Will your computer car become a thief?

The unnerving reality is that your new car is a computer on wheels. Do you have anti-virus protection?

A March 7, 2019 article by Jim Motavalli of the New York Times entitled “Locking More Than the Doors as Cars Become Computers on Wheels”, gives us an insight of what is now, and what is likely to come in the near future with automotive information systems and computers. One of the points made in the article is that an average car has over 250 million lines of computer code. It also informs that it is estimated that, in 2018, 330 million vehicles vehicles were connected to the internet and that number is likely to jump to 775 million by the year 2023. In 2015 a hacker was able to build a device for under $100 that could take control of any General Motors car using its OnStar communications system.

Automakers have been working hard at improving their cybersecurity but nothing is foolproof. As we advance forward cars will begin to communicate with each other and also with infrastructure existing along roadways. As these systems become more complicated the opportunity for problems to occur is increased. In the future of autonomous vehicles what has not been emphasized is that removing a human driver opens a pandora’s box with new challenges in determining how the vehicle functioned and whether it functioned as it should. The typical automotive technician will have no idea as those details will be within the propitiatory computers and modules of the manufacturers.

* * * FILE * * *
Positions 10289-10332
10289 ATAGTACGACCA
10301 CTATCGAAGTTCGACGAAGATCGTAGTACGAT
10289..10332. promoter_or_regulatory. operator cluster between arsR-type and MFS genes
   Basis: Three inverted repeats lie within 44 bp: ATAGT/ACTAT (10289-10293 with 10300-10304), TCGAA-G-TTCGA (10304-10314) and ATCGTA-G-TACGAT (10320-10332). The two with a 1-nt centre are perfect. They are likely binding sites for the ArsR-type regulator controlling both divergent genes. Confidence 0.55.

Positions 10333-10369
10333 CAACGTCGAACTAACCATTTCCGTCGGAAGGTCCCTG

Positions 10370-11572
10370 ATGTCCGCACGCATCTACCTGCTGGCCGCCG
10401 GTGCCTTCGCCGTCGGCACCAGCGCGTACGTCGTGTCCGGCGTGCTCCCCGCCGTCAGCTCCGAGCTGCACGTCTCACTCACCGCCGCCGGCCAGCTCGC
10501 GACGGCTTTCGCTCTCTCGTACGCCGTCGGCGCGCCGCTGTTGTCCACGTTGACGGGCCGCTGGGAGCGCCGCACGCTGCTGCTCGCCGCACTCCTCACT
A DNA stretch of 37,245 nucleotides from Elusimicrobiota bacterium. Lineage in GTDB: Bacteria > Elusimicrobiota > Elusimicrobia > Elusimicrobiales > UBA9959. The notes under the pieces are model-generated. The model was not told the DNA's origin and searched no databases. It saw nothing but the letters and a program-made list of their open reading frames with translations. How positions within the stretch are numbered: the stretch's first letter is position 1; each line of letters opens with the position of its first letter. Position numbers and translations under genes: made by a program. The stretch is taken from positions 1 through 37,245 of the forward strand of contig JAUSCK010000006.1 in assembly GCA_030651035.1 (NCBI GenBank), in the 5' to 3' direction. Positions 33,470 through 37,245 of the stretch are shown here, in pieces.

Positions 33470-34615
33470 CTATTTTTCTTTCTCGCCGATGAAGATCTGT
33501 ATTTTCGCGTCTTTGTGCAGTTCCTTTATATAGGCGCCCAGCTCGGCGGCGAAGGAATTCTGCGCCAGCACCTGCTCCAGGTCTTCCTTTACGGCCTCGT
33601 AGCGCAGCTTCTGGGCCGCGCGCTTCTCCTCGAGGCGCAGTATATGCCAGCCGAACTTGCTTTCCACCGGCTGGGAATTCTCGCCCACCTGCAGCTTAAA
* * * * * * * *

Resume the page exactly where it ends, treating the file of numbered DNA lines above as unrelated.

Yet, there are solutions.

For short range travel a simple device called a bicycle might help. Many alternatives to the typical bicycle can be incorporated including hybrid bikes that use small engines to increase travel distances and offer help to less athletic riders who are challenged by active transportation. It is not clear whether bicycles will also be required to be computerized in the future so as to communicate with cars, but nothing is on the horizon, yet.

In the meantime drivers need to consider how they will protect their privacy and personal identification in this wild west of evolving technology.